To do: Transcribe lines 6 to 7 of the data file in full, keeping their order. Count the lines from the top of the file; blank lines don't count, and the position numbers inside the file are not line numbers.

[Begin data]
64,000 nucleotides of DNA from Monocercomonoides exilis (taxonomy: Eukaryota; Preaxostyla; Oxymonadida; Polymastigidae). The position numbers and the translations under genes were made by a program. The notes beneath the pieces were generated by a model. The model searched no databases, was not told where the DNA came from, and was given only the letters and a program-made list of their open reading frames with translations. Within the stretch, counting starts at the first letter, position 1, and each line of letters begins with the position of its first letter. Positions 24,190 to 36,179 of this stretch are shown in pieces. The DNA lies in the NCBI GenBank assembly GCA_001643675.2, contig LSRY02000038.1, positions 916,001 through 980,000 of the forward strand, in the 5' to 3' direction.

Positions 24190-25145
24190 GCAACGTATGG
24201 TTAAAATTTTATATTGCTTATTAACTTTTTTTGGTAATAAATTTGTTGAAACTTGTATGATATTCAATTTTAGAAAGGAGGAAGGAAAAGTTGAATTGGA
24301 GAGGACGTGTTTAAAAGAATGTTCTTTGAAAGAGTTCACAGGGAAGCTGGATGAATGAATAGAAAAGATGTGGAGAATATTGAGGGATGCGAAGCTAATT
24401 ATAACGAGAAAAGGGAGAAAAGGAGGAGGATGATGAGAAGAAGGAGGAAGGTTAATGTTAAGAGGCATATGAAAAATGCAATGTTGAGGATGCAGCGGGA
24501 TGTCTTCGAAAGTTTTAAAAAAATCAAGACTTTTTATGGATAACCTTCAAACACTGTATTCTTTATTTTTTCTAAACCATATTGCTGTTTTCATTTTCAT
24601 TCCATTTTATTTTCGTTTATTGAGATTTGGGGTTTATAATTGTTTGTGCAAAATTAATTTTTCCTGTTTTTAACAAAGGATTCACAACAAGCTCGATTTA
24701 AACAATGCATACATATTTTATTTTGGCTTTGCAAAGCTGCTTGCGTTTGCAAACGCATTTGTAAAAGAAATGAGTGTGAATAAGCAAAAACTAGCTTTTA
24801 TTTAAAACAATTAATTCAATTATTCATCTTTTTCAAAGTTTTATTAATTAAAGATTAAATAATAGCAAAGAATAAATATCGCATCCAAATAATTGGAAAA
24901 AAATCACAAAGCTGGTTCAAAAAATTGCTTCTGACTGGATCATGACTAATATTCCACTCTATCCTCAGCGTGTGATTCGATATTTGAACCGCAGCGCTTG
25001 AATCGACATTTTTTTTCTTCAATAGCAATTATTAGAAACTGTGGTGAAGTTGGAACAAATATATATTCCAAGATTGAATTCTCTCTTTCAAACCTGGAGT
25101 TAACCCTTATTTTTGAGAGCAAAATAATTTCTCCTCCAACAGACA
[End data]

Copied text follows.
24401 ATAACGAGAAAAGGGAGAAAAGGAGGAGGATGATGAGAAGAAGGAGGAAGGTTAATGTTAAGAGGCATATGAAAAATGCAATGTTGAGGATGCAGCGGGA
24501 TGTCTTCGAAAGTTTTAAAAAAATCAAGACTTTTTATGGATAACCTTCAAACACTGTATTCTTTATTTTTTCTAAACCATATTGCTGTTTTCATTTTCAT